As white-collar professionals, our individual skillsets are built upon our cognitive abilities. We spend years adding new skills and competencies to our wheelhouse by absorbing tidbits of information from every facet of our daily lives. Think hard enough and I am sure you can identify personal, professional and communal experiences that have factored in to your eventual expertise. So how do we capture this intellectual information and pass it on to our coworkers? This knowledge sharing conundrum stumps many firms.
The simple fact that you are reading this blog, and have identified the challenges of knowledge sharing within your organization, gives you an advantage over the average professional.
The Contributing Factors for Effective Knowledge Sharing
- Expression: Knowledge is power. However, to convey this power to our cohorts, we need to be able to describe the information clearly and accurately.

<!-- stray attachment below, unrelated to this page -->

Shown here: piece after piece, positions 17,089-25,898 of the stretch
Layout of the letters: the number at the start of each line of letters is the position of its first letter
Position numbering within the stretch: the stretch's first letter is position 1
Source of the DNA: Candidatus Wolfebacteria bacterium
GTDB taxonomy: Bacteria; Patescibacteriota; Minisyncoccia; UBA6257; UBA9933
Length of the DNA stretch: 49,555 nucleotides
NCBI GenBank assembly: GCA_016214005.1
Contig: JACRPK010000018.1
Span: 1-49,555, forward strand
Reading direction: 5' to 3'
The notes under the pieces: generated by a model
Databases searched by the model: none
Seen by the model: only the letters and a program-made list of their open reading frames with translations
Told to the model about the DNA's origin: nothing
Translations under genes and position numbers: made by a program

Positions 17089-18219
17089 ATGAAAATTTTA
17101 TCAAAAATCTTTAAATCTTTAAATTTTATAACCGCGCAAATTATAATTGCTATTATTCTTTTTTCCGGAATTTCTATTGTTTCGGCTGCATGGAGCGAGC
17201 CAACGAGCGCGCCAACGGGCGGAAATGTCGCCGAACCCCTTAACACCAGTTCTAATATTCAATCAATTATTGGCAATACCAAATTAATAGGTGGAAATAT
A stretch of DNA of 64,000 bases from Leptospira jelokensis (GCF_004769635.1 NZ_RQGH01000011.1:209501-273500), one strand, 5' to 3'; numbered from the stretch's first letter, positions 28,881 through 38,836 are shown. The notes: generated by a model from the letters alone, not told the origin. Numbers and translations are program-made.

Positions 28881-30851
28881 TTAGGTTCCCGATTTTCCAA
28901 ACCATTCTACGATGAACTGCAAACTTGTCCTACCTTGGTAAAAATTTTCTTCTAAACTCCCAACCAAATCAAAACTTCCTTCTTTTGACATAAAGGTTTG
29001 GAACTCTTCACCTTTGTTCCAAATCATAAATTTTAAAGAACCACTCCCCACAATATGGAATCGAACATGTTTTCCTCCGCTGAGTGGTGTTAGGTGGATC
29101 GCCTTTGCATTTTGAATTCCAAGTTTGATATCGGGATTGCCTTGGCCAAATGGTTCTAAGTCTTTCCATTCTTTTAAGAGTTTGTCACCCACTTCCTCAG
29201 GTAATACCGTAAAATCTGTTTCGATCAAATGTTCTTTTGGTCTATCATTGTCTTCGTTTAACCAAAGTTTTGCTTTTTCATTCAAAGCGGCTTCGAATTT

- Awareness: The recipient must be aware that the knowledge is available and be willing to make an active effort to absorb the information and seek clarification where needed.
- Availability: The knowledge recipient and the knowledge provider must have availability to work together to clarify and provide further explanation to complex issues.
- Direction: The wealth of knowledge being shared was likely gathered over a long productive career. With that said, do not underestimate the importance of transferring this data in clearly defined, differentiated, segments that allow the recipient to comprehend the information accurately and completely. Avoiding information overload will allow this entire process to be less intrusive and run smoother.
- Completeness: This knowledge is often complex and multifaceted. In order to convey this knowledge accurately, it is vital to provide a complete and holistic picture. Often the ‘why’ is just as important as the ‘what.’
Applying Knowledge Sharing Concepts to Your Business
I challenge each reader of this blog to self-examine and ask yourself: is your organization doing everything possible to foster a culture of collaboration and knowledge sharing? If not, why? If so, what impact has this knowledge sharing had on your firm growth? The reality of this question can often be hard to come to terms with.
Social collaboration requires buy-in from the entire organization. Understanding the factors in play here can be as rudimentary as examining the makeup of our organization and understanding the different generational values in play.